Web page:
The most sustainable Super Bowl ever? Where’s the proof?
- The host committee’s Fan Express (100 buses) transporting fans to and from game day was also fueled by Neste’s renewable diesel; removing the equivalent of 2000 cars from the road
- A food recovery program called Food Runners made sure prepared food gone uneaten from the Super Bowl is redirected to Bay Area–based food banks and soup kitchens.
- No single-use bottles were used at the event. Fans are instead encouraged to bring their own reusable water bottles, which they can fill up at water stations around Super Bowl City powered by Flowater; Flowater claims to have eliminated 20,000 plastic bottles during the event through their placement of refilling stations
- Urban Forestry hosted several tree planting events
- Verizon promoted ewaste recycling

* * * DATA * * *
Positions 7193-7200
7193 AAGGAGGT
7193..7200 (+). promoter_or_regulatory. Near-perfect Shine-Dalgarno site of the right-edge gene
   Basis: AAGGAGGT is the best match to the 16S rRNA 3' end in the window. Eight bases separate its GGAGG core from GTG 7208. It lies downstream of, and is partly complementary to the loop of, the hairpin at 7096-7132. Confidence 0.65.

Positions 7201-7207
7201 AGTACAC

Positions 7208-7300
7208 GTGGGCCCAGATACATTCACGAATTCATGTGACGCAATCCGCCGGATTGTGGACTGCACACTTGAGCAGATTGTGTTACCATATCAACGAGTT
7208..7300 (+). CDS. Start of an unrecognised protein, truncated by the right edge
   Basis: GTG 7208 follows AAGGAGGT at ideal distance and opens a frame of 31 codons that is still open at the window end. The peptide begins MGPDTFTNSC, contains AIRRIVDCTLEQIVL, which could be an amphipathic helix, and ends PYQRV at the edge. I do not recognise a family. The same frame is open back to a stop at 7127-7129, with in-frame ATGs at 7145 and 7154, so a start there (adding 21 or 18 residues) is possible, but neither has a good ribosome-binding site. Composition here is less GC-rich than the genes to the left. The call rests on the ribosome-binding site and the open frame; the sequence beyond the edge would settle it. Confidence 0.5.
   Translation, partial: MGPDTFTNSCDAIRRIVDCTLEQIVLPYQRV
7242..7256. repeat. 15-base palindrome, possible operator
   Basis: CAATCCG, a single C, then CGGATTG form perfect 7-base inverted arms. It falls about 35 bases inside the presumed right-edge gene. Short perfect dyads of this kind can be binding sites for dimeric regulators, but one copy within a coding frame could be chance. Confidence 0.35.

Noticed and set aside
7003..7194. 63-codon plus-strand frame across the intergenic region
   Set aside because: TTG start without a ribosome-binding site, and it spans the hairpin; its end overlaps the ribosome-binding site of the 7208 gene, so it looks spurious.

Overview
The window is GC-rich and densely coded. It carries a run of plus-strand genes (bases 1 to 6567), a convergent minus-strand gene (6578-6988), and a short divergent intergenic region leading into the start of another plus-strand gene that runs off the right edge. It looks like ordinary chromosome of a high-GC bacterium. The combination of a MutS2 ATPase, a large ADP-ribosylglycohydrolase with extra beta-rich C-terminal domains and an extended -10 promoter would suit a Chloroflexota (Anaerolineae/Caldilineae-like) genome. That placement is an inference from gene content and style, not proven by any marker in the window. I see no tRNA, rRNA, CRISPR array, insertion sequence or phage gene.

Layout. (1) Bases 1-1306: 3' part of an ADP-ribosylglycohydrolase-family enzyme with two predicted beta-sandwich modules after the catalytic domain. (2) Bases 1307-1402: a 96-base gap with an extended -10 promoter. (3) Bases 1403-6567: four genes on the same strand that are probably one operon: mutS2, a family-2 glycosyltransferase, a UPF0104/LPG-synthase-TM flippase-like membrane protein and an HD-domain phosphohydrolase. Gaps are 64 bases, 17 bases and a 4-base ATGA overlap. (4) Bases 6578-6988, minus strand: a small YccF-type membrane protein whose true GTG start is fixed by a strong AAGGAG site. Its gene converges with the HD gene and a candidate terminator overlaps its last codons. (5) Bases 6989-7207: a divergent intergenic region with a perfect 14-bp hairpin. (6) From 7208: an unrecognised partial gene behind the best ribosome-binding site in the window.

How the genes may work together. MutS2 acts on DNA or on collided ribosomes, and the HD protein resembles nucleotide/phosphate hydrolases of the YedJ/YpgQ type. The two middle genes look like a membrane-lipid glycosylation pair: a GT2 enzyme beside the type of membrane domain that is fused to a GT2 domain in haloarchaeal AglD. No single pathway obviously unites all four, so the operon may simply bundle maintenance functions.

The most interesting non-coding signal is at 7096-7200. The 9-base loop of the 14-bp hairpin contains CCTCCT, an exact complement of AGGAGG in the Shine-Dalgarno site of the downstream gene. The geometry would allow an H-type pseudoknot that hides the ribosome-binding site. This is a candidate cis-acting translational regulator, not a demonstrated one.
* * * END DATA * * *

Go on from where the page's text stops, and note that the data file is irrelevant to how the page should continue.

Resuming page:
….and the list goes on. For events of this scale, transportation typically accounts for the majority of carbon emissions (aka Scope 3 emissions). Terrapass not only provided carbon certificates to offset the NFL team travel to and from the game event, but also pledged to offset all carbon emissions from game event and all are events. In addition, Terrapass allowed travelers to offset their carbon emissions through an aviation pledge, and provided additional educational information for the fans. Fans were encouraged to embrace sustainability personally through ‘Play your part’ campaign with the aim of giving fans the opportunity to give back and engage in sustainable practices. By pledging individual actions, fans were invited to decide how $200.000 from the 50 fund were allocated. It would not be right to turn a blind eye on social problems the Super Bowl event created for the host city. Human trafficking and domestic child sex trafficking are at the top of that list. The relocation of homeless residents was equally disturbing for many. We also heard stories about people getting evicted from their homes, because the landlords believed they could make more money from renters during the Super Bowl event than from tenants throughout the rest of the year. Many street vendors lost revenue and the discussion about reimbursement is ongoing. So Super Bowl 50 was not perfect, but my hope is that its integrated thinking sets a precedent to aspire to and to improve on in the future. Bottom line: Its complicated, and its not perfect. But a lot of the achievements will, hopefully, be carried forward and the progress made here will impact not only future Super Bowls, but all big sports events and future San Francisco events. I was proud to be part of it.
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